|Treasurer and Receiver-General|
|Office of the Treasurer||$20,000,000||$72,799,933||$192,536,431||$243,104,535||$42,231,829|
|State Lottery Commission||$0||$155,000||$1,036,646,478||$91,384,716||$945,416,762|
|Office of the Attorney General||$4,116,870||$45,010,222||$457,582||$47,584,674||$2,000,000|
|Office of the Inspector General||$0||$650,000||$0||$0||$650,000|
|Office of Campaign and Political Finance|
|Office of Campaign and Political Finance||$0||$67,800||$0||$67,800||$0|
|Massachusetts Commission Against Discrimination|
|Massachusetts Commission Against Discrimination||$2,134,500||$241,000||$0||$116,589||$2,258,911|
|State Ethics Commission|
|State Ethics Commission||$0||$50,000||$0||$50,000||$0|
|Office of the State Comptroller|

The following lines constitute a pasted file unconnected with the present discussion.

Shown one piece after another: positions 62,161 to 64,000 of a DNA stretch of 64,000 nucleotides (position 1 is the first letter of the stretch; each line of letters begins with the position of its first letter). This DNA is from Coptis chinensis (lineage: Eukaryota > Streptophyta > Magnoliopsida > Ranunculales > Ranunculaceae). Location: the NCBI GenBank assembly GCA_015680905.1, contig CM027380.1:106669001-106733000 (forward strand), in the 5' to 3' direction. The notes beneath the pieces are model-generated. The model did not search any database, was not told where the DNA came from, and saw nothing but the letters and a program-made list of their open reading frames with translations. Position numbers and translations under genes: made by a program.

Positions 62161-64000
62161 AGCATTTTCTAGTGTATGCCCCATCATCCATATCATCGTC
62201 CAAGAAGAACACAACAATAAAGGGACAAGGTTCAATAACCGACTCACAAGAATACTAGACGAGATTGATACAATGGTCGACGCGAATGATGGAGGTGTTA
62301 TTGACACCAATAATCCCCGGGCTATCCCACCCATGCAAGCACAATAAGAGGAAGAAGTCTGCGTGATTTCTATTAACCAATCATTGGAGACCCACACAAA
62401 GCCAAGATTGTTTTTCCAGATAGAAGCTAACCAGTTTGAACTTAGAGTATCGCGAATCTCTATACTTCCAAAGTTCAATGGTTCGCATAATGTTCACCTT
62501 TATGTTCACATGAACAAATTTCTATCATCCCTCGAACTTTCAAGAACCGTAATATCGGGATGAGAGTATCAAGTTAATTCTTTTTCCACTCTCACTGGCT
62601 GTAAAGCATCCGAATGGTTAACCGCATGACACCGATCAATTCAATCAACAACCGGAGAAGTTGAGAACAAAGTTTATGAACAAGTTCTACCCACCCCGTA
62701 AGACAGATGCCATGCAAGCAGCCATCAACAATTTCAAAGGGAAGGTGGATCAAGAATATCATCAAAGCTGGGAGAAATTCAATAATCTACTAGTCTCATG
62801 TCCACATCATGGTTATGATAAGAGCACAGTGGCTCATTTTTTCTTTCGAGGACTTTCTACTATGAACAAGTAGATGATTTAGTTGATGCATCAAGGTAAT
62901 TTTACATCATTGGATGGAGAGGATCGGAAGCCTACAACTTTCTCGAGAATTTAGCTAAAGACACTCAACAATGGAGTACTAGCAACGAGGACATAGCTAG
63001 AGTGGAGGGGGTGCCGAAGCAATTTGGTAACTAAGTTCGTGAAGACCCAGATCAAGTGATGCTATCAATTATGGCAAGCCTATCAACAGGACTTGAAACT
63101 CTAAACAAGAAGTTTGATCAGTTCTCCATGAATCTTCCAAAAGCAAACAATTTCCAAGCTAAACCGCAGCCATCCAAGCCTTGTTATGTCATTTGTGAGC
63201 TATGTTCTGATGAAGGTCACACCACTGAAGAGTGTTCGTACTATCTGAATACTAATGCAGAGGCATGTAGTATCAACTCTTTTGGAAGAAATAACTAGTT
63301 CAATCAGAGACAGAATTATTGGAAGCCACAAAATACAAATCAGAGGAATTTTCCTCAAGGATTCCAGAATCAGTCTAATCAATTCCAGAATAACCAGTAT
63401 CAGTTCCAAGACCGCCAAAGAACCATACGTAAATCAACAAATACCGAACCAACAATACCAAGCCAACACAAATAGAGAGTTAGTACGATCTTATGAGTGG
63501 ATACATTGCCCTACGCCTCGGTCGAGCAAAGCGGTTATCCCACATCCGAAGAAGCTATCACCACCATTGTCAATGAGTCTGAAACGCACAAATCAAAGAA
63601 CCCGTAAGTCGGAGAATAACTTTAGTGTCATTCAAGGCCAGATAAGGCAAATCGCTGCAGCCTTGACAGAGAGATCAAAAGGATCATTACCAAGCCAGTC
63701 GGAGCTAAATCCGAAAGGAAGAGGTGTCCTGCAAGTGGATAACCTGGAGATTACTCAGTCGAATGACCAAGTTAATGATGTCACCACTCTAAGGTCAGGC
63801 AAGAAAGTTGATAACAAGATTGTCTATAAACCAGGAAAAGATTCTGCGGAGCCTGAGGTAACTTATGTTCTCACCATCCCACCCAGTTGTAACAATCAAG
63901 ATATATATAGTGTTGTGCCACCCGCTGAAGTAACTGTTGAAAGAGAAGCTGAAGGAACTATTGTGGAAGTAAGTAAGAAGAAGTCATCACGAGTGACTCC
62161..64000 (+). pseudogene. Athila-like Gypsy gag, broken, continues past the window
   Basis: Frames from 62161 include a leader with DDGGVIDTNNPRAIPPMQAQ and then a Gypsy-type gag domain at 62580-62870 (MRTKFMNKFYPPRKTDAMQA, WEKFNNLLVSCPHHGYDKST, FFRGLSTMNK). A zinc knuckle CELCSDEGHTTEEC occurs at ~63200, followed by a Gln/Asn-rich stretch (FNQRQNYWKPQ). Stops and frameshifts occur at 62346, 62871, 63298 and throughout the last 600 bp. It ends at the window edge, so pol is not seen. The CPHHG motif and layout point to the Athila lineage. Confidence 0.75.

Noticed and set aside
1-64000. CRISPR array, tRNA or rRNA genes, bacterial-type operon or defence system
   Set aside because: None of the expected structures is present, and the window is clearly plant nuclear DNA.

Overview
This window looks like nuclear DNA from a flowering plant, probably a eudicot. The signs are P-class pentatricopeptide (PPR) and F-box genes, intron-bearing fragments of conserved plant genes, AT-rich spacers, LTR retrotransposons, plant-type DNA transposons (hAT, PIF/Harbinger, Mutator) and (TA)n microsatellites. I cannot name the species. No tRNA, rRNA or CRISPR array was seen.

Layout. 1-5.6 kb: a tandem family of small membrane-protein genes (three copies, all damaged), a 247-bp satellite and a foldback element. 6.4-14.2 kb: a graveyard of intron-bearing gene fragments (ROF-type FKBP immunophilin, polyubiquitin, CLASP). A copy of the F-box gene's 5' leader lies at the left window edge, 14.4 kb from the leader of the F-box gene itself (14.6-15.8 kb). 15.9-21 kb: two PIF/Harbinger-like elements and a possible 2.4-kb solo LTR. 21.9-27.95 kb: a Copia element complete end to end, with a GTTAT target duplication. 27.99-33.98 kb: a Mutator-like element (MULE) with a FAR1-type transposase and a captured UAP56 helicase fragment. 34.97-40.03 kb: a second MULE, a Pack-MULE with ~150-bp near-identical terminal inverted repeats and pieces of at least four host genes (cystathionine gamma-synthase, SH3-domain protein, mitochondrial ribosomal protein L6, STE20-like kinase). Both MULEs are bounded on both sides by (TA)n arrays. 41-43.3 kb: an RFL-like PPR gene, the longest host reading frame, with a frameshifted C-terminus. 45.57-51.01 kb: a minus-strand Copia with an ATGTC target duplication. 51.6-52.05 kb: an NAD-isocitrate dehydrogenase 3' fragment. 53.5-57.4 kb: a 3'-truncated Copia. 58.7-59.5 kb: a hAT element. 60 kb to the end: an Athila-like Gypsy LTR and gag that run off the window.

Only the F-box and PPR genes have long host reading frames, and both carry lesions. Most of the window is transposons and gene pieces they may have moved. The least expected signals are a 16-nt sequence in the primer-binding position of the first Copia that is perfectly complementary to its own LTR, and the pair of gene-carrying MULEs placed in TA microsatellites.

|Office of the State Comptroller||$22,009,651||$23,305,726||$313,814,754||$359,130,131||$0|
|Executive Office for Administration and Finance|
|Secretary of Administration and Finance||$0||$4,536,813||$231,560,741||$236,097,554||$0|
|Division of Capital Asset Management & Maintenance||$0||$60,059,779||$0||$43,259,779||$16,800,000|
|Bureau of State Office Buildings||$0||$4,522||$0||$4,522||$0|
|Civil Service Commission||$0||$15,000||$0||$15,000||$0|
|Group Insurance Commission||$0||$677,757,235||$201,882,876||$877,140,111||$2,500,000|
|Division of Administrative Law Appeals||$0||$45,000||$0||$45,000||$0|
|Department of Revenue||$48,999,407||$144,951,168||$0||$187,403,295||$6,547,280|
|Appellate Tax Board||$0||$2,203,433||$0||$1,803,433||$400,000|
|Human Resources Division||$0||$2,690,645||$0||$5,000||$2,685,645|
|Operational Services Division||$0||$19,067,264||$0||$12,413,244||$6,654,020|
|Information Technology Division||$0||$564,730||$0||$0||$564,730|
|Executive Office of Energy & Environmental Affairs|
|Executive Office of Energy & Environmental Affairs||$0||$4,802,000||$0||$4,417,000||$385,000|
|Department of Environmental Protection||$0||$35,055,406||$0||$28,784,361||$6,271,045|